our submission guidelines have been updated to include the dates of our reading periods. read on! (also, many thanks to Bryan McKay , our web designer, for making my dream [and updating a bad version of something I made in Paint!] of our "year wheel" as seen below, a reality) Gigantic Sequins is looking to print your best poetry, fiction, essays, [insert-genre-here] and visual art. Our reading periods are: March 1 – June 30 ( for our Fall issue) September 1 – December 31 (for our Spring issue) Please send work to as an Microsoft Word document. If you don’t have access to Microsoft Word, please copy and paste your work into the body of the email, but beware that your formatting may not transfer. All genres are accepted, but please specify what genre you’re writing in. If you invented this genre, name it. When we say all genres, we mean the following and more: poetry, fiction, cultural essays, comics, short shorts, prose poems, other hybrid g

1 lady + 3 gentlemen = 4 books bought

my weekly book purchases: 3/13/09 this week, i followed most of my rules. one full-priced (the Jack Gilbert), the rest dollar books. the bad thing about my book-buying, is that it comes at the end of my week (either Friday or Saturday), which means that i am usually over or too close to my $100 / week spending limit (yes, this is impossible, and i ALWAYS go over. always.) one of these weeks, i will buy books, and the purchases will not cause me to go over my limit. and i will be impressed and amazed with myself. i bought two poetry books, a book of essays and a novel, which is about right. i like poetry because you don't have to read poem books cover to cover, but can just browse, or read the first few, throw a bookmark in it, then the next few, etc. alright, here are my righteous finds this week... Gilbert, Jack. Refusing Heaven . New York: Knopf, 2005. [hardcover] I bought Jack Gilbert's The Great Fires over the summer after removing it off of the shelf, reading a few po

strict limitations

my weekly book purchases This week, I was a good girl, and I only bought two books. One full-priced, one dollar book. I am proud of myself. These are economically trying times! Here we go... Apollonio, Umbro. MIRO . New York: Grosset & Dunlap, 1969. [paperback] I have a Grosset & Dunlap Degas book that I've frequently used to collage by cutting out the pretty color pictures. These little volumes are so good because they have a short amount of text in the front, explanations of each of the art pieces featured in the book and then color plates of the artist's work that takes up most of the book. I liked this one because Miro is sort of all over the place, he starts out fairly impressionistic and then gets into that weird stuff (that apparently is based on real life things that make sense, so someone told me) that looks like lines and symbols and lots of precise colors. Towards the end of the plate collection, there's some sculpture of his as well. My favorite


we have set a date and a venue for our Boston Release Party! it will be on April 28, 2009 at All Asia on Mass. Ave. in Cambridge! we will announce the line-up soon, but for now, look forward to a night of music, dancing and celebration centered around Issue 1.1 of Gigantic Sequins, due out in early April. we recommend you plan to attend. we will be announcing our NYC release party information soon. thanks for all of your patience and support.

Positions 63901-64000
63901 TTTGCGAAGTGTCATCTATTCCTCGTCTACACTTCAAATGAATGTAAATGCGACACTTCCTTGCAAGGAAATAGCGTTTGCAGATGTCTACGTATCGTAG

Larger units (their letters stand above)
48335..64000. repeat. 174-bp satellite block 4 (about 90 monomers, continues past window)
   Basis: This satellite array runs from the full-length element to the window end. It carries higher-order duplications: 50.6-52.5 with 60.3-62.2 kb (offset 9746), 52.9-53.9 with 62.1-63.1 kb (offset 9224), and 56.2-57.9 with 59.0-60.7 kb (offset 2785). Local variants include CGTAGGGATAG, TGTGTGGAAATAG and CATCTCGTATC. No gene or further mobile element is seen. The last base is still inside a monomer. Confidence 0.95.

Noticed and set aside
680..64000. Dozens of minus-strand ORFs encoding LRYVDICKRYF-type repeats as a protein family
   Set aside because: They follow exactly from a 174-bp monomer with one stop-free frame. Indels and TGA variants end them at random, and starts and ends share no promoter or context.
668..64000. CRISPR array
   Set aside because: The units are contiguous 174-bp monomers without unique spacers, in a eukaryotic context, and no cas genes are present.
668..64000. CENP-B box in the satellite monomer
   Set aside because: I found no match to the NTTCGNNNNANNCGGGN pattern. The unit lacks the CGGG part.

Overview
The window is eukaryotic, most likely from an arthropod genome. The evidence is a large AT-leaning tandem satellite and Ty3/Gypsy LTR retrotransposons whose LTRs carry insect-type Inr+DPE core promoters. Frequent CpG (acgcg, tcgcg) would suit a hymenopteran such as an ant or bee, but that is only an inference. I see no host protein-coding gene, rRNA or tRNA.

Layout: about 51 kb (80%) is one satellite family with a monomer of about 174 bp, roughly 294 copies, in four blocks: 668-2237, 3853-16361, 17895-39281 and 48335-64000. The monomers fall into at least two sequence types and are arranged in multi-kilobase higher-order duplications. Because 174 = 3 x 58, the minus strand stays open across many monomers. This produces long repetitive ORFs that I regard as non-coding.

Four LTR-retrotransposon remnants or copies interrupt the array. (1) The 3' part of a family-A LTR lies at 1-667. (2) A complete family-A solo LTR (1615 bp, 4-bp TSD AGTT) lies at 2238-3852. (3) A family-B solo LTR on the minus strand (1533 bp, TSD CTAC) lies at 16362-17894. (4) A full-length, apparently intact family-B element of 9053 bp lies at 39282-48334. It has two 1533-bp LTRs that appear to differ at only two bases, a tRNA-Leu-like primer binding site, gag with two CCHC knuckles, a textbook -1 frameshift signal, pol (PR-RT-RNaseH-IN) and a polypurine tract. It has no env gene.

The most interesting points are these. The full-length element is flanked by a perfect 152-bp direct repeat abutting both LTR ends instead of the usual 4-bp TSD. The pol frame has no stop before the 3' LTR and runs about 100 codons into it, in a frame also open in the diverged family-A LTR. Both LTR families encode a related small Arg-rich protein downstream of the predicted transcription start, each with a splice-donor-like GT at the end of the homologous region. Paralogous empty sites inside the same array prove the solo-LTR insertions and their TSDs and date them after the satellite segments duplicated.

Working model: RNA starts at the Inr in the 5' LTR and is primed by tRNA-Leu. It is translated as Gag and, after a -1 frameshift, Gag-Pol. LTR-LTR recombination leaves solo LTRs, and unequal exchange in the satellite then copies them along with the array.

calling all small presses and lovers of such

for each issue of our Gigantic Sequins [formally Gigantic Magazine], we will be reviewing a few books from small presses. if you run a small press, have been published in one, or are a fan of one, let us at Gigantic Sequins [formally Gigantic Magazine] know about it! You can email us at [ ] for our snailmail address if you would like to send us a copy to increase your chances of us reviewing your book. However, even just by telling us about your press / book / what you find small and delicious will let us know where we should be turning our readerly radars. Thanks everyone! We hope you are looking forward to our April release as much as we are!

read books. as many as possible. mostly good ones.

Books Read: February Usually, I have to say, I read more than this. I have been consumed with Gigantic Magazine [now Gigantic Sequins] for most of this month, and also my masters thesis. I should have worked more on both my thesis and relearning the French language for my foreign language proficiency exam on Friday, but. Here’s the deal. I keep track of the books I read on pieces of paper I keep in a folder I’ve had since 8 th grade. I have kept a list of every book I've ever completed reading since July of 2000. There are some rules. I have to actually finish the book, cover to cover, for it to go on the list. When I was younger, I would put, for example "read four stories from James Joyce's Dubliners ." Yeah, no longer allowed to do that. I should probably keep track of the specific editions I read of each book instead of just the title, author and date finished (oh and my 'rating', but that's a funny little Kim-system I won't bore you all with).

published, productivity, pretty cups of coffee

i was published in sawbuck , an online poetry journal. you can read my poems here . you should. then you should tell me they're good and that you're impressed so i feel good about myself. please? or you can tell me they're not good, but you are still proud of me for getting published, cause then at least someone must have liked them. the other day, i did this and felt productive. i need to feel like that again, sooner: